Subsea Load Monitoring Solution for OMP’s O2 Tidal Turbine

  • Company: Orbital Marine Power (OMP)
  • Industry: Power & Utilities
  • Services: Load Monitoring
  • Location: Orkney, Scotland

The Overview

We were selected to provide a subsea load monitoring solution for the O2 tidal turbine, which was recently constructed by Orbital Marine Power (OMP) and deployed off Orkney, Scotland.

The Situation

Weighing 680 tonnes and measuring 72m in length, the floating structure stands to be the most powerful of its kind in the world, with the ability to meet the electricity demands of 2,000 homes over the next 15 years. Following construction, the tidal turbine has since been established in an environment that holds some of the strongest tidal currents in the world.

The Challenges

The subsea load monitoring pins provided by us had to function within the turbine’s splash zone area, in addition to being capable of withstanding temporary immersion.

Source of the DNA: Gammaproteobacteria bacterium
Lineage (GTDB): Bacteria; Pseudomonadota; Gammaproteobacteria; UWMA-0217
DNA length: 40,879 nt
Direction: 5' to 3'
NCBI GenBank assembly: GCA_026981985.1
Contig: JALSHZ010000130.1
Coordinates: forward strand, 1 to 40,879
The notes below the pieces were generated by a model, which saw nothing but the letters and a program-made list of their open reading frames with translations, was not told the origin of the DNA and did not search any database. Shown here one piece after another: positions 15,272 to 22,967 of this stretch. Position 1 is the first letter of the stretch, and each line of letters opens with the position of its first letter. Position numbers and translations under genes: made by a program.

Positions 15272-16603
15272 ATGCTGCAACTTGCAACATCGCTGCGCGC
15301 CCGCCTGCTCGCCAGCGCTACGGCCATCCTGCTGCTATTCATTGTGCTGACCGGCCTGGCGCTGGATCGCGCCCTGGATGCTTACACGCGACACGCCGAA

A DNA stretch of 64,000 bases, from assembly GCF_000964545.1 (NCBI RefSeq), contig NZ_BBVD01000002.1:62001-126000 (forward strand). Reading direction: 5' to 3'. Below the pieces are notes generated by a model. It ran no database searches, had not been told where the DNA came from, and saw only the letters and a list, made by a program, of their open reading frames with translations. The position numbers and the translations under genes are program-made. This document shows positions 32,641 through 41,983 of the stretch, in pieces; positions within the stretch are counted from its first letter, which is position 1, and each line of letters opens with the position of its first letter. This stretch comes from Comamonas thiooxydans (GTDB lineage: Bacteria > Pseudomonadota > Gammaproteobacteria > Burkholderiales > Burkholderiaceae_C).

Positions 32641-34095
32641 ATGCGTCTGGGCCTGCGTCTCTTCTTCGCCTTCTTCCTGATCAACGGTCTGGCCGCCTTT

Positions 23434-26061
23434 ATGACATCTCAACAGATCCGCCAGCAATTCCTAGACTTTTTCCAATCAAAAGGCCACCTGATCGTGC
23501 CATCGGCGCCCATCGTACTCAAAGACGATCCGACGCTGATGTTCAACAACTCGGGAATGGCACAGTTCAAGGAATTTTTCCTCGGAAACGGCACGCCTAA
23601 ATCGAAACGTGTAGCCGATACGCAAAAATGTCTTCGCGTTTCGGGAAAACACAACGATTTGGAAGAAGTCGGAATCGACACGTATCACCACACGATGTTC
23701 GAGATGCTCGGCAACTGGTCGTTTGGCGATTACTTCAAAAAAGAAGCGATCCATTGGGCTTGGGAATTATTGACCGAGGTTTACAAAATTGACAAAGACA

Due to the deployment arms of the turbines rotating around the axis of the load pins, we needed to ensure the pins could provide a wide, 90-degree range of angular movement.

The load pins had to monitor both pushing and pulling forces in order to match the current’s changing direction.

OMP required independent monitoring of the forces acting on each end of the load pins. This presented a particular challenge, in that the clevis joint they were designed to fit in had a total of five areas of contact, as opposed to the usual three.

The Solution

The load pins we provided were both XY and bi-directional, meaning they were capable of measuring the forces acting on the pins in a positive and negative polarity, in two independent planes of direction.

Although the total length of a single load pin was just over 1.8m long, each was designed to effectively be two independent load pins, both sharing the same physical, high-tensile stainless steel housing.

Both of the load pins we provided had a total of four independent, internal Wheatstone bridges, each of which was connected to an internal amplifier, providing a 4-20 mA analogue signal back to OMP’s control system.

The Results

We supplied two subsea load monitoring pins capable of measuring forces up to 350 tonnes, which were positioned at the joint between the main structure and the turbine deployment arms.

Due to the load pins being bi-directional, OMP was able to calculate the resultant force acting on the structure alongside the changing tidal currents, while still allowing the turbine to remain in operation.

The O2 tidal turbine stands to provide homes with predictable, clean power by harnessing the tidal stream in order to help combat climate change.